FIFPro have raised doubts over the suitability of Poland and Ukraine to host the European Championships this summer, with research suggesting both players and fans will be at risk to violence and racist abuse.
Over ten percent of professional players in eastern Europe, as surveyed by FIFPro, claim to have been victims of violence - predominantly from supporters - while almost as many say they have been subjected to racism.
This is certainly a worry for all involved as Uefa's showpiece event edges ever closer, while further concerns have also been raised regarding the logistics of hosting such a high-profile tournament in a country as sparse as Ukraine.
Chief among those to voice trepidation regarding Euro 2012 in Ukraine in particular has been FIFPro secretary-general Theo van Seggelen, who believes that players and opposition fans will be in danger from some of the indigenous population.
"Ukraine will be very difficult for fans," Van Seggelen told BBC Sport.
"I think that this tournament will not be remembered for the atmosphere - that for me is 100% sure. Ukraine is not the ideal place to play this kind of event."
He added: "We have to hope [the eastern European fans responsible for racism and violence] are not the same people who are watching the games in Poland and Ukraine [at Euro 2012] because then we have a real problem.
"I'm sure that the fans from the European countries who have qualified... will not be any problem. Four years ago in Switzerland and Austria it was fantastic.
"If the majority of fans are coming from these two countries [Poland and Ukraine], then I'm not 100% convinced that we will not have accidents, even in the stadiums."
Uefa president Michel Platini has already hit out at 'bandits and crooks' for exorbitant rises in hotel prices in Ukraine as businesses prepare for a significant influx of tourists this summer.
However, it would appear that fans may have greater concerns when it comes to personal welfare, should they make the trip to Ukraine for the European Championships.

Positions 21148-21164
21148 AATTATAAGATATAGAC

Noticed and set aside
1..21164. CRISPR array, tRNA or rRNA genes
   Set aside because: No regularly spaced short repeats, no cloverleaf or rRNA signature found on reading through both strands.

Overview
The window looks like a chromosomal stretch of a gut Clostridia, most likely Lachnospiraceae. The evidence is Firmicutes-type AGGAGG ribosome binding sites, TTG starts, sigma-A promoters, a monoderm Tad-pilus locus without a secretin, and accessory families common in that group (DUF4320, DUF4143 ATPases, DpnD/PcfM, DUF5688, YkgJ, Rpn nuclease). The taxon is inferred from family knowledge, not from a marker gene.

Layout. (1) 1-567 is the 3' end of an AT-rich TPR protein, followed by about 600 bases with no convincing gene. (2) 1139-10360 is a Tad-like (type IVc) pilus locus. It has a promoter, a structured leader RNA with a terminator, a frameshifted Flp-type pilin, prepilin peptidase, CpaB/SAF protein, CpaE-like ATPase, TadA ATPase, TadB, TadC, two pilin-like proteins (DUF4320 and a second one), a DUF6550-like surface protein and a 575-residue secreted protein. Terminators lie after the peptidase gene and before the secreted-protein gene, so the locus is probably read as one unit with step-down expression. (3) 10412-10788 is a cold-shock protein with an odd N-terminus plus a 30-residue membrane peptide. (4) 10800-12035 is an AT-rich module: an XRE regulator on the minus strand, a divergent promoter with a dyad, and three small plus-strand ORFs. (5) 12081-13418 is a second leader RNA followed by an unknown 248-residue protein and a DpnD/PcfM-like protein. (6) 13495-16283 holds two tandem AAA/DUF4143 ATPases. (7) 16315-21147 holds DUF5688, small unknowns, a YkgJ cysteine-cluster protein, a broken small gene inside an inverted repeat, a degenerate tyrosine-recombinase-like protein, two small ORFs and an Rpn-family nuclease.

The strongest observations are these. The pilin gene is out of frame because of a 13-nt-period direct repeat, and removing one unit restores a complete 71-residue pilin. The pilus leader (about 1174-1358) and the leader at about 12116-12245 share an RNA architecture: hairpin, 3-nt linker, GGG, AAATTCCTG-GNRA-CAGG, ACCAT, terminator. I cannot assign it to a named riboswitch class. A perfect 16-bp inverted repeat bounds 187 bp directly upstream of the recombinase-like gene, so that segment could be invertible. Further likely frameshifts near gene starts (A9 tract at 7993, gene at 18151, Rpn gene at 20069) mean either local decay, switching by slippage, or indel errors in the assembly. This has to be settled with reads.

England will play all three of their group matches in Ukraine; meeting France in Donetsk, Sweden in Kiev, before travelling back to Donetsk to face the host nation.
England have been provided with 15 percent of the 52,518 capacity Donbass Arena in Donetsk for their matches in the city, yet a significantly greater number of supporters are expected to follow the team's route.
This will, of course, increase the likelihood of violence - if FIFPro are to be believed - yet suggesting fans do not travel to Ukraine is surely beyond comprehension, even though Donetsk and Kharkiv in particular will struggle to cope with their influx.
Although Donetsk can boast a modern stadium and a football team of some repute, the city is far from a tourist destination and will prove to be a reasonable headache for fans in terms of logistics.
It is also regarding the less established Ukrainian cities that where doubts over their suitability are harboured the most, and Van Seggelen expects that travelling supporters will experience issues with natives outside of the grounds.
"I think that Uefa is capable, with the support of the government, of preventing these kind of events," he added.
"But I have more fear for what happens outside the stadium, especially for the fans, especially in Ukraine."
Football in Ukraine has been tarnished by incidents involving match-fixing, violence and racism, and the national association has worked tirelessly in an attempt to stamp out any threats prior to Euro 2012.
Uefa have frequently provided full support to both the Ukrainian government and FA to clean up the image of their national game, yet the reality would seem to suggest that their work may have been futile.
FIFPro have stopped short of advising fans against following their respective teams in Ukraine yet, if their concerns become a reality, serious questions will be raised as to why Uefa awarded their summer showpiece to a country with debatable football ethics.